MeOW Welcome to Service Cats and Everything Feline on Furidays. We’ve got a great topic today so stay tuned. And ‘member you can leave your questions or topic suggestions in the comments below or send us a purrivate email via our Contact page. And as always, you can get caught up on any post you may have missed by clickin’ the links on our Training Tips and Everything Feline page from our menu. Remember, we’re no longer listing names per reader request. There is no dumb question. Mommy says no one purrson knows everything about everything. We all have to start somewhere. By the way, you’ll notice a little different structure today. Let us know ifin ya’ like it.
The followin’ post will be written in human English fur reader and translator ease. Our Service Cat posts aren’t intended to be an all inclusive Trainin’ Manual but rather Tips, Tricks and Techniques used/developed by mommy A thru her many years of animal trainin’, cats in purrticular. And to offur insight into your questions about Everything Feline. Always remember, Training is all ‘bout Repetition and Rewards.
One of the questions we get asked most is about taking kitty out in public and making sure kitty’s comfortable and calm. Whether it be to the VET or on an adventure, people want to know that kitty isn’t stressed out. We discussed preparations for taking kitty to the VET last week. If you missed it, you can read it here. Today, we’re going to follow up a bit on that topic. The question is, “Kitty appears/is calm during the initial VET visit and suddenly ‘goes nuts’ and bites when the VET/tech with metal mesh gloves takes his/her temperature. What caused this and can we stop it from happening in the future? ” Another question that goes along with this is: “How can I keep kitty calm during the exam itself? The VET and techs are concerned about bites and scratches and want to sedate kitty or wear gloves or other protective gear when handling kitty.”
Feeding off the Energy:
Let’s take a look at the first question. You’ve done everything right and kitty is nice and calm. Even the waiting room didn’t stress kitty out. So why then is kitty suddenly going “nuts” and biting? Remember, we always stress that kitty will feed off the emotions of those around him/her, so it’s really important that you remain calm and thinking positive thoughts. But, it’s also important for the VET’s staff to not only be professional but calm. If a kitty has never shown any signs of biting, then no one should be wearing metal mesh gloves during any part of the exam. Quite frankly we were appalled when we read the question. Mommy wouldn’t let anyone near us wearing such armor gloves. We suspect this kitty reacted to the tentative touch of the tech who most likely was also feeling a bit apprehensive. There was no initial signs that the gloves would be needed and should never have been worn. VET appointments are rarely fun, but mommy likes to keep them as stress free as possible, so that we remain calm each time we have to be in the office. All it takes is one bad experience to cause kitty to react poorly and stress at all future appointments. And YES, it is possible to change the behavior of a kitty who does have a history of biting, scratching or fighting with a VET/tech. It just takes a little time and patience and the cooperation of your VET and their staff.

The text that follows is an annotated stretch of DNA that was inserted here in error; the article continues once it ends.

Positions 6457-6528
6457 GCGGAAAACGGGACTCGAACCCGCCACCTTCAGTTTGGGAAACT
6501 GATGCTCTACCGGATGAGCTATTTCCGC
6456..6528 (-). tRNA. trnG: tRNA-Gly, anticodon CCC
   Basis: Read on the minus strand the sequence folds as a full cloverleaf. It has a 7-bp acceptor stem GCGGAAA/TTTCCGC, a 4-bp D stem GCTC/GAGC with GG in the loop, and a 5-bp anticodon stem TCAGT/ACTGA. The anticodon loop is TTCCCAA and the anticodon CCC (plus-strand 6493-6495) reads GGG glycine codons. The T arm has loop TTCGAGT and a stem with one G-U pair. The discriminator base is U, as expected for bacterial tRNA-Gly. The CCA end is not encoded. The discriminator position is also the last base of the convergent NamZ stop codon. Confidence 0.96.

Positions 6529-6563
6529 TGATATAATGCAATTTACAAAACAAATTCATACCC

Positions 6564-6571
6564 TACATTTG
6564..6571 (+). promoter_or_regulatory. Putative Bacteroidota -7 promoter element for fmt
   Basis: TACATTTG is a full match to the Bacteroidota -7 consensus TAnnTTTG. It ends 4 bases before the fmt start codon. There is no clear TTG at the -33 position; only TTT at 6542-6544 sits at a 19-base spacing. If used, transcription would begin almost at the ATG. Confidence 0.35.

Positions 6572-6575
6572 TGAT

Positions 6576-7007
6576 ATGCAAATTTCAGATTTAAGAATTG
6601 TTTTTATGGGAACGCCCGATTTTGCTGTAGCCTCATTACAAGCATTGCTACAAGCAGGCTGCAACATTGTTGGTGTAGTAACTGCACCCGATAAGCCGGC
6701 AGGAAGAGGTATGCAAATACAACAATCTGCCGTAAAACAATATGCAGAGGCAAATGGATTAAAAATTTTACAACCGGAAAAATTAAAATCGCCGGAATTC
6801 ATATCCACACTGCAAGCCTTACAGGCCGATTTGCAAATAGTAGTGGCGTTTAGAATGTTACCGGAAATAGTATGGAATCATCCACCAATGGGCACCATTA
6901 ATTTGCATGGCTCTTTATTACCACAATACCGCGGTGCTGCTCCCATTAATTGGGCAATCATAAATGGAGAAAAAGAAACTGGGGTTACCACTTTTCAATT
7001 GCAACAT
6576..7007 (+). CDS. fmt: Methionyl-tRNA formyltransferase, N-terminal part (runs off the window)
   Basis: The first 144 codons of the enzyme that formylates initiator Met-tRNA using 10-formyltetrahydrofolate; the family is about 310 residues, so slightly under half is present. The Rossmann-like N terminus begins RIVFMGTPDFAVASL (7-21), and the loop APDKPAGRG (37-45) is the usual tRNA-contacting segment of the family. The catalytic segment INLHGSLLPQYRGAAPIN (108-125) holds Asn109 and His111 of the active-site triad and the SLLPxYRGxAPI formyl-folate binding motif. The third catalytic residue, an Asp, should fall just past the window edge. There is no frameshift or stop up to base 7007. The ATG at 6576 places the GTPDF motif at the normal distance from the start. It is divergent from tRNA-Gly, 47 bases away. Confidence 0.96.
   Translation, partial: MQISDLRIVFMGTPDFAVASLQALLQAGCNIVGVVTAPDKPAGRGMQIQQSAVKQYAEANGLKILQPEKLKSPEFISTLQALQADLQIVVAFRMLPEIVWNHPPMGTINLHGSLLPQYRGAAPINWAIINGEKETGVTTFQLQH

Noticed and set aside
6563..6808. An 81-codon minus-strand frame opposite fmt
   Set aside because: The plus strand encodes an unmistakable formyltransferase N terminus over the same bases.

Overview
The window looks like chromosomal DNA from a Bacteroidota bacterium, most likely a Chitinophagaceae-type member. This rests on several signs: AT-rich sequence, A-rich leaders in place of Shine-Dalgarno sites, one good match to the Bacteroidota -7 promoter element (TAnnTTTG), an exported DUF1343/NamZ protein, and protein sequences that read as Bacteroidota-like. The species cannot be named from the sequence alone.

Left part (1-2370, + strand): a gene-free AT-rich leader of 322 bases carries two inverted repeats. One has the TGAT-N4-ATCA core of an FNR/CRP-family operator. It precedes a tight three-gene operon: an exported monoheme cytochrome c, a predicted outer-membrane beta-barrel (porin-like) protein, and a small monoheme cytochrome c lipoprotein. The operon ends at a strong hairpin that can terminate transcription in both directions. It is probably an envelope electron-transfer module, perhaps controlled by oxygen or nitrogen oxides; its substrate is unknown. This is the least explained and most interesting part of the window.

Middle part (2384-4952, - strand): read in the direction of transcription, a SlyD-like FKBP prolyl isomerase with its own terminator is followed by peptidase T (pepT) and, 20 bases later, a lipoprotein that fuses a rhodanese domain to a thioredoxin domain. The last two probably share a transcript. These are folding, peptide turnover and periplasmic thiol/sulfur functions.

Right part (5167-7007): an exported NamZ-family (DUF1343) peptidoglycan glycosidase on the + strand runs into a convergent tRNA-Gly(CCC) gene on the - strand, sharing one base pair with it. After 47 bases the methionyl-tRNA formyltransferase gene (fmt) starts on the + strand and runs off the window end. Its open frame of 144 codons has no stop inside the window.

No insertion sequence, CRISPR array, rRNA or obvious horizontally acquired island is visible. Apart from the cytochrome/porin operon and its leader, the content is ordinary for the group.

You can see the purple calming collar in the foto.
We don’t have Feline only VETs in our parts, but, you might look into them in your area. Obviously, an office that caters to cats should be better equipped in knowing how to deal with them. Another option, is an office that has separate waiting rooms to help keep kitty calm. A lot of people have great success with calming sprays and plug ins. It might help every kitty/doggy if your VET had them in the rooms and waiting area. You might suggest them to your VET or gift them to your favorite VET’s office. Don’t forget, you can also spray kitty’s carrier and the towel or clothing inside kitty’s carrier as well. You might also want to look into a calming collar. They’re fairly inexpensive and can be used only when needed. While in the waiting room, you should speak calmly to kitty and remember to praise them and let them know how proud you are of their great attitude and calm demeanor. And yes, do this even if kitty is hissing or cowering in their carrier. Remember, the idea is to calm or keep kitty calm so the appointment goes off without any problems. And don’t leave kitty unattended at any time. We even go to the bathroom with mommy when all the time necessary.
During the appointment mommy makes sure to remain in our line of sight at all times. She stays calm and blows us kisses and slow blinks. When she has to hold us down for tests, injections, etc., she makes sure to calmly and quietly praise us for our good behavior. Yes, it’s usually the techs’ job to hold kitty, but mommy knows that we stay calmer when she does it. We know mommy’s touch and can feel the love radiating down thru her hands instead of apprehension from someone who doesn’t really know what to expect from us or how we’ll behave/react to certain touches, pokes and prods. At no time does mommy let us out of her sight. The office policy may be, no owners in the back, but if you’re a calming effect on kitty, exceptions will be made. If not, you may want to look for another VET. Mommy’s policy is: If they can’t do “it” in front of her, then they probably shouldn’t be doing it all. She’s seen perfectly calm kitties suddenly get written up in their file as ferocious/biter after a trip to the back for a blood draw or weigh in. And, she’s seen some pretty incompetent techs trying to find veins or restrain kitty. So she completely understands how a kitty can become stressed and lash out. That being said, if you can’t remain calm, you need to work on it and pray for a great office.